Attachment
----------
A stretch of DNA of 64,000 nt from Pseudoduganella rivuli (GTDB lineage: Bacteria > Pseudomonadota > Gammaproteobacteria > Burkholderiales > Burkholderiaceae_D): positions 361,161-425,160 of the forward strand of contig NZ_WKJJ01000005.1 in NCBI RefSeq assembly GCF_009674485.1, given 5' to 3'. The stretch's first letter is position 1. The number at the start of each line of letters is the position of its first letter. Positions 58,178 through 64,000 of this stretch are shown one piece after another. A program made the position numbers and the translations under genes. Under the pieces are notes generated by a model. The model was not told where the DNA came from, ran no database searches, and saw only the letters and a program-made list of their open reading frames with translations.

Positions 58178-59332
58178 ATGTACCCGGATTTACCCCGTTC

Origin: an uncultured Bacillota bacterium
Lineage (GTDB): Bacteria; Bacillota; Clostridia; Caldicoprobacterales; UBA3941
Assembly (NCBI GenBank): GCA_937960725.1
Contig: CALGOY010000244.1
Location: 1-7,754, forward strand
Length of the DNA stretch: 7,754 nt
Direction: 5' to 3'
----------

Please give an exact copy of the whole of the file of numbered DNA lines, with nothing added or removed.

A stretch of DNA of 64,000 nt from Pseudoduganella rivuli (GTDB lineage: Bacteria > Pseudomonadota > Gammaproteobacteria > Burkholderiales > Burkholderiaceae_D): positions 361,161-425,160 of the forward strand of contig NZ_WKJJ01000005.1 in NCBI RefSeq assembly GCF_009674485.1, given 5' to 3'. The stretch's first letter is position 1. The number at the start of each line of letters is the position of its first letter. Positions 58,178 through 64,000 of this stretch are shown one piece after another. A program made the position numbers and the translations under genes. Under the pieces are notes generated by a model. The model was not told where the DNA came from, ran no database searches, and saw only the letters and a program-made list of their open reading frames with translations.

Positions 58178-59332
58178 ATGTACCCGGATTTACCCCGTTC

Origin: an uncultured Bacillota bacterium
Lineage (GTDB): Bacteria; Bacillota; Clostridia; Caldicoprobacterales; UBA3941
Assembly (NCBI GenBank): GCA_937960725.1
Contig: CALGOY010000244.1
Location: 1-7,754, forward strand
Length of the DNA stretch: 7,754 nt
Direction: 5' to 3'